Tintern Abbey was transferred to the Office of Works in 1914. The guidebook was prepared by the architect Sir Harold Brakspear (1934). Brakspear had helped to plan the ruins after they were purchased by the Crown in 1901, and before they were conserved.
A replacement ‘blue guide’ was prepared by O.E. Craster in 1956. This took the standard pattern of history followed by description. A plan of the abbey was placed in the centre pages.
Craster’s guide continued to be published into the 1970s. This included some elements in Welsh: Abaty Tyndyrn (on the title page, but not on the cover), and a short summary of just over one page at the beginning.
The centre page plan was placed on a fold-out plan inside the back cover. The glossary was expanded to include: ashlar, barrel vault, conversi, garth, jamb, lay brother, lintel, mullion, novice, papal bull, plinth, pulpitum, quire, refectory, screen, vestment and vestry. It also dropped: aisle, bay, boss, capital, crossing, floriated, sexfoil.
Craster also prepared the illustrated souvenir guide (1960; 2nd ed. 1964). It included historical background; a tour of the abbey; the first tourists. The tour is numbered on the plan.
The tour in the souvenir guide in effect turns into the card guide that continued to be published under Cadw.
The Cadw guidebook was prepared by David M. Robinson. This includes a history of the abbey, a section on building the abbey, and a tour of the abbey. A foldout plan (in colour) is printed inside the back (card) cover.
Old Soar Manor in Kent was acquired by the National Trust (1947) and subsequently placed in State Guardianship (1948). Margaret Wood prepared the paper guidebook in 1950 and it continued in print until the 1970s. The guide has a short history and a longer description. A floor plan of the house in c. 1290 is included.
Note the entry: ‘A National Trust property in the guardianship of the Ministry of Public Buildings and Works’.
The first edition of the guide to Stirling Castle was published in 1936: the description by J.S. Richardson, and the history by Margaret E. Root. A second edition appeared in 1948, and it continued as a ‘blue guide’ into the 1970s (note the move from guide-book to guide).
A fold-out plan was placed inside the back cover.
The cover of the Richardson and Root guide is ‘a drawing of a portrait medallion representing James V, one of a set of wood panels originally in the ceiling of the King’s Presence Chamber’. The heads were the subject of a monograph published by the Royal Commission in 1960. A booklet was issued by the Royal Commission in 1975, with the text by John G. Dunbar.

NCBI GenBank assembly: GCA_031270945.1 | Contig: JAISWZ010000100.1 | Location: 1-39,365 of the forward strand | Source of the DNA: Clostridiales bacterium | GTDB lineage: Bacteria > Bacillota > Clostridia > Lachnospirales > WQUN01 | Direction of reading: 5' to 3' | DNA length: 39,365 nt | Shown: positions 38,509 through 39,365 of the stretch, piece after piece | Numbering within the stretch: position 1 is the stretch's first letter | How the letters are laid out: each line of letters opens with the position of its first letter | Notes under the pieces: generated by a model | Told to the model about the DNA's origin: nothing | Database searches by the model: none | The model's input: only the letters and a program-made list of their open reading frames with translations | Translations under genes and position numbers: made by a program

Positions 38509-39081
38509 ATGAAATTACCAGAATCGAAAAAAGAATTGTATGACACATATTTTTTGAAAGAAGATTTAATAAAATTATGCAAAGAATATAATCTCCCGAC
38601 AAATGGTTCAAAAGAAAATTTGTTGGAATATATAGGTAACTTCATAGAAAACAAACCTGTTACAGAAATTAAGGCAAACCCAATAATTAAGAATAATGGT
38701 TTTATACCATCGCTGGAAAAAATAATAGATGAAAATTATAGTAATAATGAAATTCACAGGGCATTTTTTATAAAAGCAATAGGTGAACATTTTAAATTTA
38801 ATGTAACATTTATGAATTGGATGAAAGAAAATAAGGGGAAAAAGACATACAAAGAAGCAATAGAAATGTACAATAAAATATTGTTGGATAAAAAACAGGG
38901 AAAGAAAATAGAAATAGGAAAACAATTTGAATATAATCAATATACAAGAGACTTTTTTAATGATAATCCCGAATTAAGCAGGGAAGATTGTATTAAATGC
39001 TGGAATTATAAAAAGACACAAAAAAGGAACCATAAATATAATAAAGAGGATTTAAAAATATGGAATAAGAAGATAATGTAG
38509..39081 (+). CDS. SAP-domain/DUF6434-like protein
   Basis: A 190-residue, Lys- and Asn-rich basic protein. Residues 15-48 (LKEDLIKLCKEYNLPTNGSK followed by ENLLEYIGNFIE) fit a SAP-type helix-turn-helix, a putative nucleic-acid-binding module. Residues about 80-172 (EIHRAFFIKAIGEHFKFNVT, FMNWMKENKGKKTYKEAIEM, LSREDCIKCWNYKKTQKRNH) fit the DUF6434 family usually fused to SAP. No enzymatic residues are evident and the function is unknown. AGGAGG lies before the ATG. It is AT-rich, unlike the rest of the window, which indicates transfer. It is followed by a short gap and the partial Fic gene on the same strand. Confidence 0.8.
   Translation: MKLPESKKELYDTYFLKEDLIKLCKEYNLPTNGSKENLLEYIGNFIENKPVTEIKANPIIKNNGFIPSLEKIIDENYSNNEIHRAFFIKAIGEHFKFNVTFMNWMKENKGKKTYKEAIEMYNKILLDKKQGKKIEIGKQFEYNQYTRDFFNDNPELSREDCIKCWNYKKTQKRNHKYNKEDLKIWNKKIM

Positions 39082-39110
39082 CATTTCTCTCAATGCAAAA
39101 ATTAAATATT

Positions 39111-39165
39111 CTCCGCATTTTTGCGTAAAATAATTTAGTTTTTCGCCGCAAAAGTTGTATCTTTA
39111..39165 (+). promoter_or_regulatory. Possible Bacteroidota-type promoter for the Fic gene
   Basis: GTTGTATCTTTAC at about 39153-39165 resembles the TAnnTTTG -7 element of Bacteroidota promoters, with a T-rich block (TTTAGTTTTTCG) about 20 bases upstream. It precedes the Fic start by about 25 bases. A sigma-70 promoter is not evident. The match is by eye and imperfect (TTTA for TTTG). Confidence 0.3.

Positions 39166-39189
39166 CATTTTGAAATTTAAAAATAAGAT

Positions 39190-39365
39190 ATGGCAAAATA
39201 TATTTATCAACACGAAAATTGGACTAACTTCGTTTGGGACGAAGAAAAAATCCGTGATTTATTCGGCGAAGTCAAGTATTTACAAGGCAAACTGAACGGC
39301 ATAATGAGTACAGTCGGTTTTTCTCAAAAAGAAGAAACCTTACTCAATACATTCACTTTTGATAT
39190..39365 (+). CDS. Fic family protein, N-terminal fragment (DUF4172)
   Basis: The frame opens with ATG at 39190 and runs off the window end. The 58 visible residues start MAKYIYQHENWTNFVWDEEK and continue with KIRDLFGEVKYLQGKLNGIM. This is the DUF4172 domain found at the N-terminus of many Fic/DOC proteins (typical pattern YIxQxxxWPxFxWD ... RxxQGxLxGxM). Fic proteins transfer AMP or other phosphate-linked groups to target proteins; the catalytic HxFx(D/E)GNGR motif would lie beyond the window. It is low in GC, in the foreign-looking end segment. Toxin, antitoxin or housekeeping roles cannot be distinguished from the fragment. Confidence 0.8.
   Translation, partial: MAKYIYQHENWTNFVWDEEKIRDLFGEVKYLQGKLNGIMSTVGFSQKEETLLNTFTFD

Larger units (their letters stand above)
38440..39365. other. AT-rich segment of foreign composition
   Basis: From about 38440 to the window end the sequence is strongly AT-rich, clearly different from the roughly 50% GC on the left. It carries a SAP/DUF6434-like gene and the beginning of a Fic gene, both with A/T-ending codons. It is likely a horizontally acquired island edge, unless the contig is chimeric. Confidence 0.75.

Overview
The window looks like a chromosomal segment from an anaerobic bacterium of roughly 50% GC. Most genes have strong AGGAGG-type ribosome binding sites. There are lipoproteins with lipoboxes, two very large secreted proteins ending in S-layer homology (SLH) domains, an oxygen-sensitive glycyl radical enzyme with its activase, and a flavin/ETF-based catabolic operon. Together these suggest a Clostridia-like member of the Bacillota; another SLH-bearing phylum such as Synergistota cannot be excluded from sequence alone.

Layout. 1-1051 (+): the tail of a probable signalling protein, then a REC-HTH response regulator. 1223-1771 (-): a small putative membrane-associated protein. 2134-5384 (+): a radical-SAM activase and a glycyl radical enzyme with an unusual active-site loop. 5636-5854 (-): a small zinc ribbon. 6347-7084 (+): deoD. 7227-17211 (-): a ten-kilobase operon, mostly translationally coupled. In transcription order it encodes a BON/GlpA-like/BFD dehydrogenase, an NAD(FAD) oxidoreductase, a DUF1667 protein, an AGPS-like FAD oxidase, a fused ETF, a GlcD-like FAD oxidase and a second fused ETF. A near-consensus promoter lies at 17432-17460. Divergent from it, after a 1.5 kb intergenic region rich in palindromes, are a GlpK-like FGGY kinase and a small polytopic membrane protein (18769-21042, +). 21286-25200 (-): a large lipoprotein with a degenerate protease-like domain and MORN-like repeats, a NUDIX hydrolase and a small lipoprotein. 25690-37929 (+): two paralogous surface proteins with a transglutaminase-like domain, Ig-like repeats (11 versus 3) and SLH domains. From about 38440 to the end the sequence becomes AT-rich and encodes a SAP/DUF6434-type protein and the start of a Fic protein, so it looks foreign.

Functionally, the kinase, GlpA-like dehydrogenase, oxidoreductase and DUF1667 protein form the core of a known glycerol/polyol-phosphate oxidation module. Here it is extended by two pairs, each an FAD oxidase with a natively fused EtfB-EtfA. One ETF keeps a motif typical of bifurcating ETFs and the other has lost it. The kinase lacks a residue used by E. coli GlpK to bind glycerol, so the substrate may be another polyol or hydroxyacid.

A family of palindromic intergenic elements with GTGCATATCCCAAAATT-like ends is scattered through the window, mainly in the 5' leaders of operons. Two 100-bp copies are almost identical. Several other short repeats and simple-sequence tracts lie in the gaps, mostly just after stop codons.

The Historic Scotland guide by Richard Fawcett was published in 1999. This consisted of a guide tour followed by the story (not history) of the castle.
Two late Iron Age village communities in Penwith are in the care of English Heritage. Chysauster was paced in State Guardianship in 1931, and Carn Euny was purchased in 1957.
The first paper guidebook was Chysauster was prepared by P.K. Baillie Reynolds in 1960. There is a short history (including recent investigations) followed by a house by house description. There is a plan on the centre pages.
The DOE produced a short card guide to the site in 1971. This provides a tour of the houses: “Ask the custodian to point out the path uphill to House 6 …”.
Patricia M.L. Christie, who excavated at Carn Euny, produced the English Heritage guide to Chysauster (1987). This has an introductory section on the site, history, the field system, dating, and environment and economy. Most of the guide consists of a description and a tour of the houses. Christie also prepared a separate guide to Carn Euny (1983).
Christie’s two separate guides were combined in 1993, with a second edition, using colour images, in 1997; it continued to be printed in 2000.
English Heritage has now produced a combined guide by Susan Greaney (2017). This contains two separate tours of the villages, followed by a combined history. There are seven special features including the use of the sites by Methodist preachers, Plans of both sites appear inside the foldout back cover.
This monolith stands at about the highest point to the south-west of Wadebridge in Cornwall. It was re-erected in 1956 and placed in State Guardianship in 1965 when it was provided with an MPBW sign (now replaced). Note that the original name was longstone rather than monolith.
Note that the stone is now dated from the Late Neolithic to the mid-Bronze Age, i.e. c. 2500–1500 BC; this contrasts with the view in the 1960s as used on the sign, 1800–600 BC.
The site is now managed by the Cornwall Heritage Trust.
The series of stone circles at Stanton Drew in Bath and Avon (formerly Somerset) were placed under the protection of the Ancient Monuments Protection Act (1882). For an overview of the site see English Heritage.
The guide was prepared by L.V. Grinsell (who also wrote the guide for Hetty Pegler’s Tump). It consists of 7 pages (the back page is blank) and contains a plan of the three circles in the centre pages. There is a short history of the site (noting the date to between 2000 and 1400 BC) and then descriptions of the Great Circle and Avenue, the North-eastern Circle, the South-western Circle, the Cove, and Hautville’s Quoit. In addition there is a section on Stanton Drew in Folk Tradition, and a review of the literature from John Aubrey (1664) and William Stukeley (1776).